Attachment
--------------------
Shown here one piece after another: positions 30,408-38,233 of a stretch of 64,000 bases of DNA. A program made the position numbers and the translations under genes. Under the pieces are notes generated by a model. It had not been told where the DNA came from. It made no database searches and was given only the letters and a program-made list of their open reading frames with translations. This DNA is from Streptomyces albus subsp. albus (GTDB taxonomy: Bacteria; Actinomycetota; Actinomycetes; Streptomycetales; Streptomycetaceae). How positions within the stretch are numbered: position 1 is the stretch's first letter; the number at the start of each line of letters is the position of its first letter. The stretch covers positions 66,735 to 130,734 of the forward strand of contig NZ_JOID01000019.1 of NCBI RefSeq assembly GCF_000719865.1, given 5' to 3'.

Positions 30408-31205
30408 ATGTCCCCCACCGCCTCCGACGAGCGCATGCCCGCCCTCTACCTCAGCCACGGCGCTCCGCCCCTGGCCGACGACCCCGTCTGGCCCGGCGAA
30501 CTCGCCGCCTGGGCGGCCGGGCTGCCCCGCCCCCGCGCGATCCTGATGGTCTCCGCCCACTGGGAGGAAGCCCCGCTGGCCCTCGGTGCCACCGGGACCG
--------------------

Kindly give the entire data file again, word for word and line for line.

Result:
Shown here one piece after another: positions 30,408-38,233 of a stretch of 64,000 bases of DNA. A program made the position numbers and the translations under genes. Under the pieces are notes generated by a model. It had not been told where the DNA came from. It made no database searches and was given only the letters and a program-made list of their open reading frames with translations. This DNA is from Streptomyces albus subsp. albus (GTDB taxonomy: Bacteria; Actinomycetota; Actinomycetes; Streptomycetales; Streptomycetaceae). How positions within the stretch are numbered: position 1 is the stretch's first letter; the number at the start of each line of letters is the position of its first letter. The stretch covers positions 66,735 to 130,734 of the forward strand of contig NZ_JOID01000019.1 of NCBI RefSeq assembly GCF_000719865.1, given 5' to 3'.

Positions 30408-31205
30408 ATGTCCCCCACCGCCTCCGACGAGCGCATGCCCGCCCTCTACCTCAGCCACGGCGCTCCGCCCCTGGCCGACGACCCCGTCTGGCCCGGCGAA
30501 CTCGCCGCCTGGGCGGCCGGGCTGCCCCGCCCCCGCGCGATCCTGATGGTCTCCGCCCACTGGGAGGAAGCCCCGCTGGCCCTCGGTGCCACCGGGACCG